The Russian people who had to deal with the monster, Chernobyl, manufactured a quality radiation monitor and I decided to order one. The meter cost me approximately $160.00 U.S. Funds. This monitor was designed for detection and evaluation of the level of ionizing radiation and for the evaluation of contamination levels of materials and products. Although a good monitor, it cannot be used for official conclusions about radiation, environment and fouling factors. The meter estimates the radiation environment in the magnitude of the ambient equivalent power of gamma radiation dose taking into account the pollution of objects by beta sources. The meter reads two ways: microSievert per hour or microRoentgen per hour.

Once obtaining the meter, I started taking readings of people’s salmon. By the second year after the Fukushima incident, all salmon I scanned read radioactive. I have seen a steady increase in radiation levels of salmon through last year with not one salmon failing to register some contamination.

Last year I checked my first halibut which came from local waters. It, too, registered radiation. Since halibut are bottom feeders, I thought this might explain why, on my walks along the beach and seeing at various times dead crab, the occasional sea otter, and a couple of times more jellyfish than I could count, not to mention numerous birds.

In my attempts to find what constitutes safe levels of radiation, official agencies do not seem to be able to agree on just what those safety levels are. I will say that I have found an increase of over 27% of radiation levels since around 2012. So whether the data I have observed is minimal or should be alarming, it is definitely building every year.

Last year, a woman I know, who had just been released from the hospital after receiving numerous doses of radiation had me scan her body. It read lower than the salmon taken out of her freezer.

Three days ago I talked with a commercial fisherman whom I respect and I asked him what he had heard about radiation levels and salmon. He told me they have been told there is no radiation problem in salmon and they are healthy. I told him that I was finding constant radiation and I would come over and scan his salmon in his freezer if he wanted me to. He was visually shaken.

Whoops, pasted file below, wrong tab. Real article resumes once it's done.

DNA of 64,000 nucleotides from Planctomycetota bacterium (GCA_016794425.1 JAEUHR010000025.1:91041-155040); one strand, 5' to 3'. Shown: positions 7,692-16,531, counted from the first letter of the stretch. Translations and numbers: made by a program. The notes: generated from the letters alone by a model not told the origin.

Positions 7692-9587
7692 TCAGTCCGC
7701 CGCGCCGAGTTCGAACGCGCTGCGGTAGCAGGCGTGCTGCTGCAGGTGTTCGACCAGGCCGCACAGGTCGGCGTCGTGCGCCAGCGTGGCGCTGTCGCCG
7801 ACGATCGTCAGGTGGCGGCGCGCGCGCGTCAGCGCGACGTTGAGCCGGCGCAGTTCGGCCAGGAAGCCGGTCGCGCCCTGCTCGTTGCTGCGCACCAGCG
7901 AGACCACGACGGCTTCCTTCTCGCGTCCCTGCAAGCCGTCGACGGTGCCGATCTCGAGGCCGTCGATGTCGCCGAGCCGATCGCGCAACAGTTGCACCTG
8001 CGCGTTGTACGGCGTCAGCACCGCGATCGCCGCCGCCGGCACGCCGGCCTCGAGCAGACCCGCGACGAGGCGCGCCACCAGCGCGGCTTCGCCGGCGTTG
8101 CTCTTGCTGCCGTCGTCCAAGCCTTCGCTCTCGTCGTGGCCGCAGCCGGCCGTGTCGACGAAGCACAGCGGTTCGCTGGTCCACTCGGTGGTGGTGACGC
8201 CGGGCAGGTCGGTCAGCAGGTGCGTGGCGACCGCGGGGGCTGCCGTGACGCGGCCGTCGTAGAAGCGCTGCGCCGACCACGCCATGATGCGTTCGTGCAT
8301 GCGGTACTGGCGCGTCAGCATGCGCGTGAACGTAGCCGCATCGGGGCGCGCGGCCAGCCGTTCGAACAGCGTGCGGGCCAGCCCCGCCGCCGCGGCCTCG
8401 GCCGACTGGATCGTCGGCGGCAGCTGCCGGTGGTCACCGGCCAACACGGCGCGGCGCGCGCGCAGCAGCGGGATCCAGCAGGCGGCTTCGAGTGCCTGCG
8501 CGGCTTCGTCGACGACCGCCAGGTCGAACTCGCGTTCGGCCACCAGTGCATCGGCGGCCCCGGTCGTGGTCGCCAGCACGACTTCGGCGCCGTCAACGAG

Many of us have chosen to no longer consume for ourselves or our dogs any seafood off the Pacific Coast. From what I understand, radiation can build up in one’s system.

I have also been warned by my friends and numerous others whose fish I have scanned to be quiet about this because it might not go well with me. But ethically I feel I have a moral obligation to my fellow man and I am issuing a strong alert about the condition I have personally found with the salmon and halibut in Alaskan waters. I do not want anyone to suffer a “slow burn” with their health and life. (Click to Source)

That’s it from Alaska for now.
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Fukushima Apocalypse: Here’s How You Are Being Poisoned The Radiation And Subsequent problems Are Not Just in Japan But Now Also America.

The Fukushima nuclear disaster on March 11, 2011, resulted in massive radioactive contamination of the Japanese mainland, as well as brought to the forefront the dangers of worldwide nuclear radiation. Five years later, after-effects of the catastrophic event continue to plague the world, making it the greatest environmental disaster of all time.

Fukushima nuclear plant has been pouring 300 tones of radioactive water every day, since the accident happened 6 years ago!!!!!! Life is already disapearing on the seas, and soon, our bodies will also be polluted with radiation, that will cause us countless cancers and disesases. Life on Earth is being threteaned, and surely, many of us, will have early deaths as a consequence of this radiation. Wake up!

Fukushima’s Unimaginable Radioactivity Crisis Is Only Getting Worse.

Originally published BERT DOHMEN

We came across a good article thoroughly examining the unbelievable radiation exposure in Fukushima from their nuclear power plant disaster back in 2011. The below article comes from Lew Rockwell’s website, truly a good read to comprehend just how severe the radiation and subsequent problems are not just in Japan but now also America.